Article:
Red Writing Hood challenged us to hone our skills in an area where we feel weakest. Mine is dialogue. It comes out wooden and clunky every time, that’s why, you may have noticed, there’s rarely any direct speech in my prompt responses.
You may also have noticed that I worry. A lot. I worry about my characters being ‘normal’ enough, whether they fit into their respective worlds. They’re facing peer pressure before they’re even birthed! And of course, dialogue, it seems to me at least, is where that shows most. It’s them revealing their innermost thoughts and responding to other characters and the world around them. I don’t feel that I’ve got to grips with that myself so I fret that it shows in my characters.
This is over the word limit, I admit and apologise, but I ‘borrowed’ it from something on my simmer pile. I wanted to use this opportunity to see how my dialogue works in a ‘real’ situation. That and I’m very tired and overwhelmed this week too!
Emily stirred in the strange bed, stiff and sore all over. The covers were heavy and tight across her, the air smelt strange and something beeped nearby, regular and monotonous. She wriggled and winced at the sharp pain in her side.
“Where am I?” she asked softly.
Someone reached out and took her hand.
“Hey, it’s Carlie, remember?”
She finally focused and saw Carlie, her mom’s personal assistant, trim in her office suit and classy heels. She smiled in recognition, although still slightly bemused. Her head ached but it was the pain in her chest and side that really kicked in whenever she tried to move. She took in her surroundings, clinical and harsh. Hospital.
“When is it?”
Emily pushed a hand under the pillow to reach for her cell phone but it wasn’t there. She tried to remember what had happened, what had brought her into hospital. She couldn’t remember. She was frightened.
“It’s OK honey, you’re in the hospital.”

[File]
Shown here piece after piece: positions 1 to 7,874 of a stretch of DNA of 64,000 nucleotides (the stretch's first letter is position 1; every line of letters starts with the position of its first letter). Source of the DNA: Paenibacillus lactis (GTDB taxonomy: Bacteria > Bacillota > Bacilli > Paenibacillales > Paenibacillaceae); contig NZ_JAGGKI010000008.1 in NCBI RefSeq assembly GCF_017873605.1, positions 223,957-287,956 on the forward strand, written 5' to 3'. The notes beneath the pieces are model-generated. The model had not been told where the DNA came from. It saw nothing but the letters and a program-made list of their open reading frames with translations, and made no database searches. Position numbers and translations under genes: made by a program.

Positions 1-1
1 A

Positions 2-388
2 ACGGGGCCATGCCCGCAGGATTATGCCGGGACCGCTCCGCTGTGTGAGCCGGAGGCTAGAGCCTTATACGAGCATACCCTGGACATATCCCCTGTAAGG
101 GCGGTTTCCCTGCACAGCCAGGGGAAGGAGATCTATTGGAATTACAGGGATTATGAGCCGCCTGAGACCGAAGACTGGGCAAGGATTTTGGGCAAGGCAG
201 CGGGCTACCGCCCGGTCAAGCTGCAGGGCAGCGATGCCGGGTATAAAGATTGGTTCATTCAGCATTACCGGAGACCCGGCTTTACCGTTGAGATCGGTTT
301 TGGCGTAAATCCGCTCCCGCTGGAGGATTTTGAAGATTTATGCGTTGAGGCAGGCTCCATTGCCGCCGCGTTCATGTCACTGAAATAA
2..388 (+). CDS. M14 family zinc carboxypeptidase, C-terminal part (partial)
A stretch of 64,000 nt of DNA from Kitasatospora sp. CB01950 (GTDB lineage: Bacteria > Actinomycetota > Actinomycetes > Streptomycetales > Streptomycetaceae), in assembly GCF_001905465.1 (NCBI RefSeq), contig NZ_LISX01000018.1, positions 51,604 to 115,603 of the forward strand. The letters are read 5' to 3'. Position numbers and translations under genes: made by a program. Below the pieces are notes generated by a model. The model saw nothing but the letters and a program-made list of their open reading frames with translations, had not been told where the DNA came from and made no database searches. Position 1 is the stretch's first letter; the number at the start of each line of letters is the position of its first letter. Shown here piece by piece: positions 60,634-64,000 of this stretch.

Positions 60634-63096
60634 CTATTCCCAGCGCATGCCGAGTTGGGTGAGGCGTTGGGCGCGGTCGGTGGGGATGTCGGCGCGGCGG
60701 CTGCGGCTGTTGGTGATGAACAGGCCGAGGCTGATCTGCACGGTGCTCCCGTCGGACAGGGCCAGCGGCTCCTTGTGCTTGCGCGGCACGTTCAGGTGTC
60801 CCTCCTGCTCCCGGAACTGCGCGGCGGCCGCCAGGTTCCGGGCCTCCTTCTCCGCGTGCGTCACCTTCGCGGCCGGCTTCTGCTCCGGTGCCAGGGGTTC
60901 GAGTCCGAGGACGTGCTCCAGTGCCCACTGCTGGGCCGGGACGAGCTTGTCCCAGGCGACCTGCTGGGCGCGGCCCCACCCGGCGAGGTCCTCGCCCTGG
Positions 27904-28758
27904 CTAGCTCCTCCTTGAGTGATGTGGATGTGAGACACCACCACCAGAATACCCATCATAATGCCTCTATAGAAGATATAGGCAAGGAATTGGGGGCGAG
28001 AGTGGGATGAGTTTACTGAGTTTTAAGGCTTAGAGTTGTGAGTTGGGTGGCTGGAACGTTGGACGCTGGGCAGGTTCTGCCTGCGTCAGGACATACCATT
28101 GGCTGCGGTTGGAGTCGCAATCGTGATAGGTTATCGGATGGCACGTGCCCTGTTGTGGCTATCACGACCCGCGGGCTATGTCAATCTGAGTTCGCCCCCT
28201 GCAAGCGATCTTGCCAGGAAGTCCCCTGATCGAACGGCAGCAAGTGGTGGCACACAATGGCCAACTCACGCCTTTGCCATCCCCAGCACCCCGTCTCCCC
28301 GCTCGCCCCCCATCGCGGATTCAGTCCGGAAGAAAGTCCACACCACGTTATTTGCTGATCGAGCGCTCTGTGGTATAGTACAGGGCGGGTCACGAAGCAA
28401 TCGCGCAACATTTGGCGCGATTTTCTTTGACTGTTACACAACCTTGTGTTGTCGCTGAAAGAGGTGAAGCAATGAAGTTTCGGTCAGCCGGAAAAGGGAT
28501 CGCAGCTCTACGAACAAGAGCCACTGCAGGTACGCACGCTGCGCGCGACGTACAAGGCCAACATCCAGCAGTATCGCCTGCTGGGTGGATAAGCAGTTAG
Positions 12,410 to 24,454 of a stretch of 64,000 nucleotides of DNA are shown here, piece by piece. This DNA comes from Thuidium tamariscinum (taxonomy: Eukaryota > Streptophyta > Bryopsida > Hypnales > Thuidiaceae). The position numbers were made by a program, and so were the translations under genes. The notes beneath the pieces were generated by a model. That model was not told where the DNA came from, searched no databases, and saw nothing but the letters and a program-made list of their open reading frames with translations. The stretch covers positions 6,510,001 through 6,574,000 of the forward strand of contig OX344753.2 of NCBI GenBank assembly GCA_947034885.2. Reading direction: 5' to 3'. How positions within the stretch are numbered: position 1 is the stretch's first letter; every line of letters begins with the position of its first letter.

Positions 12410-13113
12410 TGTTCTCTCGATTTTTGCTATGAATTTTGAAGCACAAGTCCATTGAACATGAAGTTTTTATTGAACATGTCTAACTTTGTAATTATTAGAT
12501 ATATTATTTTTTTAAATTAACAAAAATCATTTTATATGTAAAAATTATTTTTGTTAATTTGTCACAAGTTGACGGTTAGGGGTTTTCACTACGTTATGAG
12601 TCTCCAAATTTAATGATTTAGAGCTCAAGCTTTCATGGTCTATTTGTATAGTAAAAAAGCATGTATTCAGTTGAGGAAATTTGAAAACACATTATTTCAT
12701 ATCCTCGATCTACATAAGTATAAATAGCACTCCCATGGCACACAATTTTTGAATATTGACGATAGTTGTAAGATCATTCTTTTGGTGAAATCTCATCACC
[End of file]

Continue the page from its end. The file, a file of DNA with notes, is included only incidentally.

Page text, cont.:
“I know that! Why, Carlie, what happened?”
Surely if she was in hospital, Mom would be here too. Where was her cell phone? Maybe she wasn’t allowed it in the hospital.
Again Carlie hesitated, her eyes shadowing over. Emily sensed the change in her face and got worried, she had a growing feeling deep inside her that something wasn’t right, nausea creeping through her stomach.
“Carlie, where’s Mom? Is Mom hurt too?”
“There was an accident, do you remember?”
An accident. There was a vague sense of recognition; Emily frowned as she tried to focus on the fragments that were floating in the mental fog. She could remember being in a car, was that when it happened? If she thought really hard she could see her parents and her having a meal out, but distant and fuzzy, almost like a dream rather than a memory.
“You were coming home Friday night from the restaurant, your Dad was driving …”
Emily shook her head. It could have been any one of many evenings, they loved eating out, but she still couldn’t recall that particular evening, worryingly.
“I don’t remember. Is it Saturday then?”
“Um, Tuesday. It’s Tuesday now. Your grandmother is coming out soon.”
A nurse bustled in, adjusting the IV and sending eye messages to Carlie.
“Can I sit up?”
They helped her up and propped her against the pillows. She ached.
“What’s wrong with me? Where’s Mom and Dad?”
The nurse coughed slightly and left the room.
“You’ve cracked your ribs, damaged your spleen. They were worried that you’d done something to your head but that all seems OK. Your spine wasn’t damaged. You’ve got a laceration on your forehead.”
Carlie recited the list awkwardly, nervously; Emily picked up on her jitters immediately.
“You were in the back. A car was on the wrong side …” she had to breathe deeply, subconsciously squeezing Emily’s hand a little harder. “Head on collision.” Her voice broke a little. “Ally and James didn’t make it.”
Emily didn’t know how to react. Was she meant to cry or scream or what? She froze, tense, willing it not to be true.
“I wish your grandmother had got here already.” Carlie murmured, turning away sharply.
The nausea welled up hard inside her. It couldn’t be true. This wasn’t happening. The room spun.
“Gonna be sick…”
Carlie wheeled round and grabbed a cardboard tray from the locker. Emily retched but there wasn’t much her empty insides could give. It hurt so badly though, tearing through her. She collapsed, pale and shaky onto the pillows.
The nurse came back in, more eye messages. The mess was cleared and Emily rolled onto her other side, away from Carlie, her head was spinning. She curled up as tight as she could, tethered to an IV pole and slowly wept.